SOLVED: Prove Fermat’s Theorem: If a local maximizer exists, then f'(c) = 0 and if a local minimizer exists, then f'(c) = 0. F(x) over the domain [a,b]. Mean Value Theorem: f”(c) = (F(b)

Proving Fermat’ s Last Theorem (almost) in just 2 minutes !
Proving Fermat’ s Last Theorem (almost) in just 2 minutes !

Get 5 free video unlocks on our app with code GOMOBILE

Snapsolve any problem by taking a picture.
Try it in the Numerade app?

Prove Fermat’s Theorem: If a local maximizer exists, then f'(c) = 0 and if a local minimizer exists, then f'(c) = 0. F(x) over the domain [a,b]. Mean Value Theorem: f”(c) = (F(b) – F(a))/(b-a). Rolle’s Theorem: F(a) = F(b) where F'(c) = 0.

This problem has been solved!

Try Numerade free for 7 days

06:13

Prove Fermat’s Theorem for the case in which $f$ has a local minimum at $c$.

02:37

Problem 3 (4 points): Prove the following Fermat’s Theorem: If f has a local minimum at C, and if f'(c) exists, then f'(c) = 0. Hint: We proved the case when f has a local maximum at c in Lec7.4. The proof for the case when f has a local minimum is very similar.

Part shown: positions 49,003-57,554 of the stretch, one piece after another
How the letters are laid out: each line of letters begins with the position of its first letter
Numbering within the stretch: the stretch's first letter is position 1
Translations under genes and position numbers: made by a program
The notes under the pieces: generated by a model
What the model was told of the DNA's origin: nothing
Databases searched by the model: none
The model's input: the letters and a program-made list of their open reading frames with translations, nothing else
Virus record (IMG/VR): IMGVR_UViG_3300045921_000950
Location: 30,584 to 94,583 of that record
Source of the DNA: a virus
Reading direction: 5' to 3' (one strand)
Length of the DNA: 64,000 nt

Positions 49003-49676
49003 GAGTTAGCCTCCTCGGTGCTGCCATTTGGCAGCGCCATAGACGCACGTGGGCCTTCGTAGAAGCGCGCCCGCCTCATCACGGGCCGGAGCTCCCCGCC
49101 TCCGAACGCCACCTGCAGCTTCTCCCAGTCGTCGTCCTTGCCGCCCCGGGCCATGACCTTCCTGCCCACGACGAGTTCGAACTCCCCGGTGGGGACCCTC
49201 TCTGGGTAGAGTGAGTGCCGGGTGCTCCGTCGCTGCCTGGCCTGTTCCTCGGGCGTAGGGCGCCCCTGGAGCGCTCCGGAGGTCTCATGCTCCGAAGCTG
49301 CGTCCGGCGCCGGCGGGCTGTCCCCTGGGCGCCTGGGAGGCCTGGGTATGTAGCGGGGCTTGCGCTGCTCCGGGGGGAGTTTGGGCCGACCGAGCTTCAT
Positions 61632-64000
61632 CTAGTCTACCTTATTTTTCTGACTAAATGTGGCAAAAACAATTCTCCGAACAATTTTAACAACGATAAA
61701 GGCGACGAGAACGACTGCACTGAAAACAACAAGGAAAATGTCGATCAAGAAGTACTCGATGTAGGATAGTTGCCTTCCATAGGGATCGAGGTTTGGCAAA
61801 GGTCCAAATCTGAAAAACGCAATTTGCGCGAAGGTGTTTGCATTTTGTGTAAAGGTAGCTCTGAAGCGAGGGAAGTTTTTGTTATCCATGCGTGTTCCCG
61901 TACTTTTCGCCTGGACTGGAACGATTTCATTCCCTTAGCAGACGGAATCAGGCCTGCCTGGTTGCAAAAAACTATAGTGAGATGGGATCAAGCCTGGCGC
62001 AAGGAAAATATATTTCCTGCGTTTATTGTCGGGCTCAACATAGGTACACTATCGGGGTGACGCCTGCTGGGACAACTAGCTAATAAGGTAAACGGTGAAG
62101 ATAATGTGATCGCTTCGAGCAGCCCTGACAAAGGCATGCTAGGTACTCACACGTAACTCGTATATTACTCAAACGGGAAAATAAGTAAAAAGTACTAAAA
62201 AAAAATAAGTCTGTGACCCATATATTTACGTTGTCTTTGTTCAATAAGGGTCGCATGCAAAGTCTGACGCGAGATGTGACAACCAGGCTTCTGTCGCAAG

02:21

If $f$ is differentiable on the interval $[a, b]$ and $f^{\prime}(a)<0<f^{\prime}(b),$ prove that there is a $c$ with $a<c<b$ for which $f^{\prime}(c)=0 .$ (Hint: Use the Extreme Value Theorem and Fermat’s Theorem.)

05:09

Use Fermat’s Theorem to prove that the function below has no local extrema. f(x) = 1/(√(x^4+x^2))

Oops! There was an issue generating an instant solution

Enter your parent or guardian’s email address:

Already have an account? Log in

An exclusive promotional rate that’s yours to keep forever

or

EMAIL

PASSWORD

You are watching: SOLVED: Prove Fermat’s Theorem: If a local maximizer exists, then f'(c) = 0 and if a local minimizer exists, then f'(c) = 0. F(x) over the domain [a,b]. Mean Value Theorem: f”(c) = (F(b). Info created by THVinhTuy selection and synthesis along with other related topics.

Rate this post

Related Posts